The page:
Around the year 1900, several miles outside the little farming community of Fentress, Texas, a boy working in the field looked up and saw a funnel cloud. He ran home, shouting that that a tornado was coming.
The family gathered in the kitchen. They were frantic. The whirling black cloud was headed directly for the house. At any second, it would hit. All they could do was pray.
So they dropped to their knees and closed their eyes, and the father prayed the only prayer he could think of:
“Father, for what we’re about to receive, make us truly thankful.”
And then he jumped to his feet and shouted, “Oh, no! That won’t do!”
The story is true. My great-aunt Bettie Waller, who had known the principals, told it while her husband, Uncle Maurice, sat by and shook with silent laughter. Last fall, while going through old pictures, I found a piece of paper with story notes written on it—in my great-aunt Ethel’s handwriting—a scrap of the history of a small place.
Epilogue: The tornado turned, missed the house, and hit the barn. Neither humans nor animals were harmed.Everyone was truly thankful.
A slow drip leading to a leaking pipe leading to several brittle pipes and serious drips, and finally to a plumber, have brought contractors in to cover holes left in the drywall of the laundry room, and appreciation for a landlord who responds to problems without delay.
With strangers in the house, William is lurking behind the cedar chest. Ernest is folded up on the bottom shelf of an empty bookcase still hidden by boxes and facing the patio window. They don’t enjoy the process. I do.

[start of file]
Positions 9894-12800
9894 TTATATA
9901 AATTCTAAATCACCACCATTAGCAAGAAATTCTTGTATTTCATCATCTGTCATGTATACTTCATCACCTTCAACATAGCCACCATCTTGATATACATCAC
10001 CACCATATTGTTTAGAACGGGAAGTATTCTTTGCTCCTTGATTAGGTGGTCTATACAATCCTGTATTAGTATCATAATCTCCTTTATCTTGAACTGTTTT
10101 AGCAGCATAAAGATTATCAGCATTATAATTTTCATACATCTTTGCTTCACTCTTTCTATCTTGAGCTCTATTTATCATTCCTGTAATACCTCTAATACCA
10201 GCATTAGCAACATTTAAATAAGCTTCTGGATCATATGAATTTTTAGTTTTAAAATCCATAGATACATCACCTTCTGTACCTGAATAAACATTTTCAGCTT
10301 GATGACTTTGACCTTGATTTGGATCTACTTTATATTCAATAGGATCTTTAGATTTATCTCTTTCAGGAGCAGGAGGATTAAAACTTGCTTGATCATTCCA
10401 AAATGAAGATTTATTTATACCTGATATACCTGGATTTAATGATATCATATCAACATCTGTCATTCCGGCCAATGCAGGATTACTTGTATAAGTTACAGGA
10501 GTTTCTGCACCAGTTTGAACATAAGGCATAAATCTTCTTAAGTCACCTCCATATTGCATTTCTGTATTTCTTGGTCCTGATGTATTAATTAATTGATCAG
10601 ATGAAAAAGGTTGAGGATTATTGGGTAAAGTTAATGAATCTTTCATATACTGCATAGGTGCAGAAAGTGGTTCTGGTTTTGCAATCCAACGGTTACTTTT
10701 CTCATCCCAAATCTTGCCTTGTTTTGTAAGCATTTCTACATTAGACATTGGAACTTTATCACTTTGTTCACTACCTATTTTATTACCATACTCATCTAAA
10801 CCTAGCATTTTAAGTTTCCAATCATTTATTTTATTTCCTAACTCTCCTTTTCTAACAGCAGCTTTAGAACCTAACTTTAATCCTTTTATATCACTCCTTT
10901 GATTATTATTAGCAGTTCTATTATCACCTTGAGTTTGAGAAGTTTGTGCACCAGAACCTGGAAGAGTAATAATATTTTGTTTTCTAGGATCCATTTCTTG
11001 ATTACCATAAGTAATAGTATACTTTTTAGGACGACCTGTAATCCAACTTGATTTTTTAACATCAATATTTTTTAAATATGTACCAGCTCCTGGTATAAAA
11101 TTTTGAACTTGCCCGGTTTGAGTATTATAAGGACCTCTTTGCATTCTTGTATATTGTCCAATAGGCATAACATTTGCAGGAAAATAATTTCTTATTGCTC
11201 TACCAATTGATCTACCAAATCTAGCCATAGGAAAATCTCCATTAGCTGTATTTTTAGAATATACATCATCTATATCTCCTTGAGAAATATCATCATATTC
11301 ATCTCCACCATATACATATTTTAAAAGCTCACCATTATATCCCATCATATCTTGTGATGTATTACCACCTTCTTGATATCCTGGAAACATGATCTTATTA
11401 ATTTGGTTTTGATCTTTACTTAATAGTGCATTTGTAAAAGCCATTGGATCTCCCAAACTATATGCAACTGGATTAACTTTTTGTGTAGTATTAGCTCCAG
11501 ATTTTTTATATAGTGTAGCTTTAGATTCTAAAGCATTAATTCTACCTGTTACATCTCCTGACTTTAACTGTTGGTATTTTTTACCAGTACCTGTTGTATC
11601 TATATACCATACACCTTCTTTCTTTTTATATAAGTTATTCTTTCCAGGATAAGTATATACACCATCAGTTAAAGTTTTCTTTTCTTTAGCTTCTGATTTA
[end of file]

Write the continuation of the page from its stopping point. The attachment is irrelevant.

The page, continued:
I grew up calling drywall sheetrock. Well into adulthood when drywall cropped up, I asked what had happened to sheetrock and learned that it’s properly Sheetrock. More properly it’s Sheetrock™, a trade name that’s become a generic term like Kleenex (Kleenex™).
I learned about Sheetrock in early childhood because my grandfather, sometimes assisted by my father, did remodeling and repair around town. Once or twice I got to watch.
Dad was meticulous. Unlike some I’ve seen, seams he taped and floated disappeared, the drywall mud flush with the Sheetrock. Seams in my parents’ living room remained invisible for a good fifty years.
When he painted, the brush moved slowly from side to side, no slopping of paint onto floors, windows, or doorknobs. Stray paint was immediately cleaned up.
During my family’s brief sojourn in Del Rio, we lived across the street from a young man who, post-high school, had briefly lived on the farm with Dad after his parents moved away from Fentress. While visiting, Dad found Dick painting the walls of his kitchen but getting paint on the ceiling, where it didn’t belong. Dad took the brush out of his hand and finished the job himself.*
(My father was almost as particular. He and my mother stopped in to see neighbors who were hanging wallpaper. My dad had to leave because he said they weren’t using enough paste, and the paper was going to fall off almost before they got it up. He couldn’t watch.)**